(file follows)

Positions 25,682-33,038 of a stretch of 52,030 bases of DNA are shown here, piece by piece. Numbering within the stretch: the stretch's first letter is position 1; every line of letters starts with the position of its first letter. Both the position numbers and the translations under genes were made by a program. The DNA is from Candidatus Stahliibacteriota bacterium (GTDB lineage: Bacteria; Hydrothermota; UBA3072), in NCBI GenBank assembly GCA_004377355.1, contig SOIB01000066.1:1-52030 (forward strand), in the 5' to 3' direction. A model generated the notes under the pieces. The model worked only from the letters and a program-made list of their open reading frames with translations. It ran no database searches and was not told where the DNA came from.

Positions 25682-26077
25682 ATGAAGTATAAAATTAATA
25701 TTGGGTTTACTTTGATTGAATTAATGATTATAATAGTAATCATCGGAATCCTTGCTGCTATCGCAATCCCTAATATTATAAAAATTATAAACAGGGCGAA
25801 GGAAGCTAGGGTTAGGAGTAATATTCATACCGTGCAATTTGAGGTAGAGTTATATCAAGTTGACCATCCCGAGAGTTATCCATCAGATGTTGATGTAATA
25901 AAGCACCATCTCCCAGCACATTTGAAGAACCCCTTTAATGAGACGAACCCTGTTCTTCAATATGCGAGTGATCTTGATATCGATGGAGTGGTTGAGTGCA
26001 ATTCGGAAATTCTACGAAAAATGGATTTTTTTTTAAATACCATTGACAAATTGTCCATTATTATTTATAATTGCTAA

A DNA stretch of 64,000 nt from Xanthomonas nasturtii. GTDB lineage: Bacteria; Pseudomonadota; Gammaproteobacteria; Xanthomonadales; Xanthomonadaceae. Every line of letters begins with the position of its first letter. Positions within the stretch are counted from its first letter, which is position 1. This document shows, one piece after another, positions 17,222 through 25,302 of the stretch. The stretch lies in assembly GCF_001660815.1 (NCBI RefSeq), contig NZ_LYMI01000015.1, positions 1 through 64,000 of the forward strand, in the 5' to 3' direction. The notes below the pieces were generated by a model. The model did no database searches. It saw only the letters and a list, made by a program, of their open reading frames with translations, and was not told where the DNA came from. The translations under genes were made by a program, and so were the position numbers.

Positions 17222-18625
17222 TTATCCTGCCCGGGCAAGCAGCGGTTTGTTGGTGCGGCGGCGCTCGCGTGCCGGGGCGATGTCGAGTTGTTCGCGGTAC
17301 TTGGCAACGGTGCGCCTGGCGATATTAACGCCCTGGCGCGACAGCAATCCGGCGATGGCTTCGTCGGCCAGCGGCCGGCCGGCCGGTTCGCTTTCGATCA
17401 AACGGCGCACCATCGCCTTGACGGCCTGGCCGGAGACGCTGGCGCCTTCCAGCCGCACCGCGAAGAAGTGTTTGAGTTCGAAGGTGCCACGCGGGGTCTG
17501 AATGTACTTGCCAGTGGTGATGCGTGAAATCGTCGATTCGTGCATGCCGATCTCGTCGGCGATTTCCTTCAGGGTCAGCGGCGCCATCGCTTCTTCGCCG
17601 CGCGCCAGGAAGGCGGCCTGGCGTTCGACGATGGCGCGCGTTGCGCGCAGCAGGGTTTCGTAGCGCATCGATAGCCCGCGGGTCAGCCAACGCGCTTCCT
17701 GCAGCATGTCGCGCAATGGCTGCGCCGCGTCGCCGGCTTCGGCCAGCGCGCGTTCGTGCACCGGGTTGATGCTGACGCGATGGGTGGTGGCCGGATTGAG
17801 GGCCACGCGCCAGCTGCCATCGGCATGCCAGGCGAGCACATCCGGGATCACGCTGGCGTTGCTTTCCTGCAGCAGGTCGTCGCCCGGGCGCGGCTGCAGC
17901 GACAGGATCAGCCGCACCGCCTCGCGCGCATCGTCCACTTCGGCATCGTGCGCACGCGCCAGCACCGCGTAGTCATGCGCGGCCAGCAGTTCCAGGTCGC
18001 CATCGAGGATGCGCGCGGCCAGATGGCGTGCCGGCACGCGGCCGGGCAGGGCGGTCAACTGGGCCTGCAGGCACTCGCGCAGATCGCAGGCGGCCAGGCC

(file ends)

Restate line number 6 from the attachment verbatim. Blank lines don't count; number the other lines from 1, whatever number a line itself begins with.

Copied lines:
25901 AAGCACCATCTCCCAGCACATTTGAAGAACCCCTTTAATGAGACGAACCCTGTTCTTCAATATGCGAGTGATCTTGATATCGATGGAGTGGTTGAGTGCA